I’ve heard this complaint from several of my girlfriends, so perhaps it’s a common issue among married couples our age. Regardless, it still drives me nuts that my husband insists on keeping and wearing his holey underwear well past the point where they’re functional and to the point where they’re really only suggestive of underwear. (Remnants of underwear? Fragments of underwear? The ghosts of underwear past?)
I suppose if I were one of those wives I could just creep in under the cover of darkness to throw out the holey underwear, but I just can’t bring myself to that type of behavior. He respects my space, my style or lack thereof, and my privacy, and I aim to do the same for him. I married him for who he is and vice versa (haha, sucker!), and we try not to change one another for our own benefit. Still, The Holeys resurface in our conversations from time to time, because, well, I just can’t. *eye twitch*
To me, one of the most challenging tasks that comes with marriage is the act of getting out of my own head and into his. I think I’ve made some improvement during our decade together, so that now when I’m confronted with a situation such as The Holeys and he’s not budging, instead of pushing him I take a step back and try to relate to figure out why he’s so attached to the underwear that are so not attached anymore that they’ve actually started dangling around his waistline from strings. This became especially challenging for me when I learned that he already had a drawer full of brand-spankin’-new underwear waiting to be worn out, and he was just refusing to wear them instead. Anyway, here’s what I came up with.
When I was young I remember lusting after the Crayola Big Box, the one with all the colors and a built-in sharpener. My mother always made sure my sister and I were well-stocked at the beginning of each school year, but since the official school supply list never required THE BIG BOX, this had to go on my birthday wish list instead. When at last THE BIG BOX was mine, I was so over the moon that I immediately
opened the box and used each crayon hid the box in the corner of my closet so that I wouldn’t “mess up” my new, perfect crayons. When the day came that I emptied out my closet to move away to college, lo and behold, THE BIG BOX was there in the corner, still waiting to be loved, its contents still in pristine condition and its sharpener clean and unused. I donated them to charity, hoping that the child who received them next wasn’t a weirdo like me and would actually use that beautiful Robin’s Egg Blue crayon.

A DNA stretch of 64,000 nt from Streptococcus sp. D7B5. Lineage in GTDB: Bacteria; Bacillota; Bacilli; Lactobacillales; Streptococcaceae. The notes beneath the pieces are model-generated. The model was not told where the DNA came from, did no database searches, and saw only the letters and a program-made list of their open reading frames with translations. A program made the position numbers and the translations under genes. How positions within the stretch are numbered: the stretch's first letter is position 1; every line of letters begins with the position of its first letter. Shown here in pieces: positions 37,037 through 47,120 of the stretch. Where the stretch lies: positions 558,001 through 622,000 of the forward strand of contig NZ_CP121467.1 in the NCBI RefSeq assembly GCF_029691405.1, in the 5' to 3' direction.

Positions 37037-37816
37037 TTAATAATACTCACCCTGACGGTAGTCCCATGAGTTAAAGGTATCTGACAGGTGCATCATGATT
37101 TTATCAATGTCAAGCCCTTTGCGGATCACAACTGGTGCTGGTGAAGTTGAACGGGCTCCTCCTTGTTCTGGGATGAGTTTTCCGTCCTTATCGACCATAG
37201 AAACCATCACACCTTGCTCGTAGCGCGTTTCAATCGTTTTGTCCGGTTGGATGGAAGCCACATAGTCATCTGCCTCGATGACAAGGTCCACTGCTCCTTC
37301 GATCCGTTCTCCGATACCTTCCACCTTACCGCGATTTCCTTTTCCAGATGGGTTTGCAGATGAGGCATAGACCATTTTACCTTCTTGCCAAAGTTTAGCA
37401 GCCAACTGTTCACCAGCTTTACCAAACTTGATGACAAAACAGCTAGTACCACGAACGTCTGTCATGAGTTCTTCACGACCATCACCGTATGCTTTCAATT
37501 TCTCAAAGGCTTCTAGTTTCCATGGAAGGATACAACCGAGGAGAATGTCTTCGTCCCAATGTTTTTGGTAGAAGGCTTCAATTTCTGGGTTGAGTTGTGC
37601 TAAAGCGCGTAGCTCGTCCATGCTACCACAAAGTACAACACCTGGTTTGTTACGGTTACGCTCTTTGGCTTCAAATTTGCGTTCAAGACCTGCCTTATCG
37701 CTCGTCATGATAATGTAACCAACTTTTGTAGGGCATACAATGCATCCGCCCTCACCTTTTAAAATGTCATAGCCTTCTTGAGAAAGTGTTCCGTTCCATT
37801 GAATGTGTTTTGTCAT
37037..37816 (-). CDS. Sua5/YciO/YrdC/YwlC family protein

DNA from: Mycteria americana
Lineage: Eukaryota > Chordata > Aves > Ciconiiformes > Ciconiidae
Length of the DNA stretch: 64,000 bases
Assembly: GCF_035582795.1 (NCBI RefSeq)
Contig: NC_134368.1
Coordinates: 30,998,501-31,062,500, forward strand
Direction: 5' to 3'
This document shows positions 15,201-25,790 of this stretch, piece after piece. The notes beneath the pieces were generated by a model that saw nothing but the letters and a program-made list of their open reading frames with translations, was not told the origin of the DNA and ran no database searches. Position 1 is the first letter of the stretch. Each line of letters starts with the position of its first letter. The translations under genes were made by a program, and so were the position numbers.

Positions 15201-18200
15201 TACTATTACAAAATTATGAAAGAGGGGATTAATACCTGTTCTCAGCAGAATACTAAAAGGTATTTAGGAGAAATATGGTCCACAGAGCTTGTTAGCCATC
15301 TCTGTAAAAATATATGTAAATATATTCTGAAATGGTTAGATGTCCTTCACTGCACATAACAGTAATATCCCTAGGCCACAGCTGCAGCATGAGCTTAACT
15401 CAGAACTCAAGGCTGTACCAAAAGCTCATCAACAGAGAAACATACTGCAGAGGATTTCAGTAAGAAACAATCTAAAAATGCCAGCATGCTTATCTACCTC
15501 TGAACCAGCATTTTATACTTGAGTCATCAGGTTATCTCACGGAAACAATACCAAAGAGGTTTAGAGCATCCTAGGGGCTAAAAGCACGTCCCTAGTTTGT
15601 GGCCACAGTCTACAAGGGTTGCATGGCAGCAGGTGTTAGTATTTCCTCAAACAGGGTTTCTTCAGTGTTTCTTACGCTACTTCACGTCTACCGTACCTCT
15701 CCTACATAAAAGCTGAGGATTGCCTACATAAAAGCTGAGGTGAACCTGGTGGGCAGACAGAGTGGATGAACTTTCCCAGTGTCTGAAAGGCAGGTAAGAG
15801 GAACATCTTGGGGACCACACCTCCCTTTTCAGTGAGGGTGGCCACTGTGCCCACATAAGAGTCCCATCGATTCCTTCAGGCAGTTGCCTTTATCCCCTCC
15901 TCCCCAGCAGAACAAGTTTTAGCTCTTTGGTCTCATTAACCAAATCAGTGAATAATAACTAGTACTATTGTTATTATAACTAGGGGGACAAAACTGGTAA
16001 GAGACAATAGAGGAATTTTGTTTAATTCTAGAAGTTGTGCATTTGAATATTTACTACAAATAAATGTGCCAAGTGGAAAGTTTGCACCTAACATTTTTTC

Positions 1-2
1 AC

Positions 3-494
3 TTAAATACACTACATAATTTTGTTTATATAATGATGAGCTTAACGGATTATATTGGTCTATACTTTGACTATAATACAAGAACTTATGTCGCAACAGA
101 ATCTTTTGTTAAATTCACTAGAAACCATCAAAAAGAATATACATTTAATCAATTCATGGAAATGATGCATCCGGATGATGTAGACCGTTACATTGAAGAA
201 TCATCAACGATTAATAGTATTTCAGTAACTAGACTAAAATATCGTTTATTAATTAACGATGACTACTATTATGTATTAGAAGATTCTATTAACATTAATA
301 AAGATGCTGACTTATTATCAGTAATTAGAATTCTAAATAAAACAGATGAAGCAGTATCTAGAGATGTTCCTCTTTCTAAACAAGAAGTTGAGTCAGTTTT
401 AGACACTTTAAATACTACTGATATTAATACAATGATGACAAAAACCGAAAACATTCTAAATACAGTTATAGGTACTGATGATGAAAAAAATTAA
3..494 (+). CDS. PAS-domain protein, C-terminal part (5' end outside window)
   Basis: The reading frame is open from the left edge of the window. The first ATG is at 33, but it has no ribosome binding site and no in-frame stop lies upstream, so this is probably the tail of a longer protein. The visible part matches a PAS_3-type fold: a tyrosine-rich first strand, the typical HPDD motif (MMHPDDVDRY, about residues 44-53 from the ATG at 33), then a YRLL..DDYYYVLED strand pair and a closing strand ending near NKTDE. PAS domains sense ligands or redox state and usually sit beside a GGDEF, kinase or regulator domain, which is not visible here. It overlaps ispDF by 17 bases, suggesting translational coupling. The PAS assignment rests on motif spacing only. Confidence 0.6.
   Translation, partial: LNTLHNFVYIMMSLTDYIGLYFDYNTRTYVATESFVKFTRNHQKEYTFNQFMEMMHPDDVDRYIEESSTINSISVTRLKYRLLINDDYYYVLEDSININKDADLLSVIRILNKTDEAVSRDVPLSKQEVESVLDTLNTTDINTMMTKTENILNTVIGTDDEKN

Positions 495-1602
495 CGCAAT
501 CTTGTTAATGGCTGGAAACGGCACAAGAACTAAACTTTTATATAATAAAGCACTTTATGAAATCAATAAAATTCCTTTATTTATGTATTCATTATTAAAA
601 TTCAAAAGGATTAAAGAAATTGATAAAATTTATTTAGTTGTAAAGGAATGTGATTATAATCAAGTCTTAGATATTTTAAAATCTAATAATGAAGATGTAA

Applying this comparison, I figured I should go out and buy my husband more new underwear. Perhaps an additional package of new undies would finally tip the scale from “I don’t have enough new ones to actually wear any of them,” toward “Now I have enough new ones that I’ll always have a reserve! Bye bye, Holeys!” Unfortunately my gift was met with laughter and my husband informed me that I would soon be taking the new underwear back to the store. *Tosses crayons = holey underwear theory out the window*
The issue of The Holeys resurfaced in my mind today during my drive home when I spotted a jogger. The man appeared to be in his 50s or 60s, very fit, very tan, and jogging through a nice neighborhood half naked. By “half naked,” I mean he was only wearing tennis shoes and his underwear. Underwear that is very similar to the kind my husband wears, even down to the type of holes in it.
I pulled over and snapped a photo, perhaps three. Then I almost uploaded one to Instagram but talked myself out of it, even though there weren’t enough context clues from the photo to guess the neighborhood and even though none of the photos showed the man’s face. Instead I found another way to share what I’d just discovered, by calling and interrupting my husband at work. I had to be careful about this though, because I could already see my entire No More Holey Underwear Campaign going up in flames with my husband declaring triumphantly, “You don’t get to talk smack about my underwear anymore because AT LEAST I don’t go jogging out in public in them!”
Instead my announcement went something like, “I’m driving, and there’s a guy running, and he’s in his underwear, and I hope you’re not still at work now and I’m not on speakerphone.” When I got home I showed him the photos, but I didn’t call attention to the holey state of the man’s underwear even though it was pretty apparent. My hope was that maybe he’ll forget about the jogger by the time we have our next discussion about The Holeys. Either that, or one of these days when my husband is that man’s age he’ll just have worn me down to the point where not only do I no longer comment about his holey underwear, but I also don’t say anything when I see him preparing to go for a neighborhood jog in his holey underwear since that’s what we’ve worked up to by that point. OHMYGOD THAT’S BEEN THE PLAN ALL ALONG, HASN’T IT?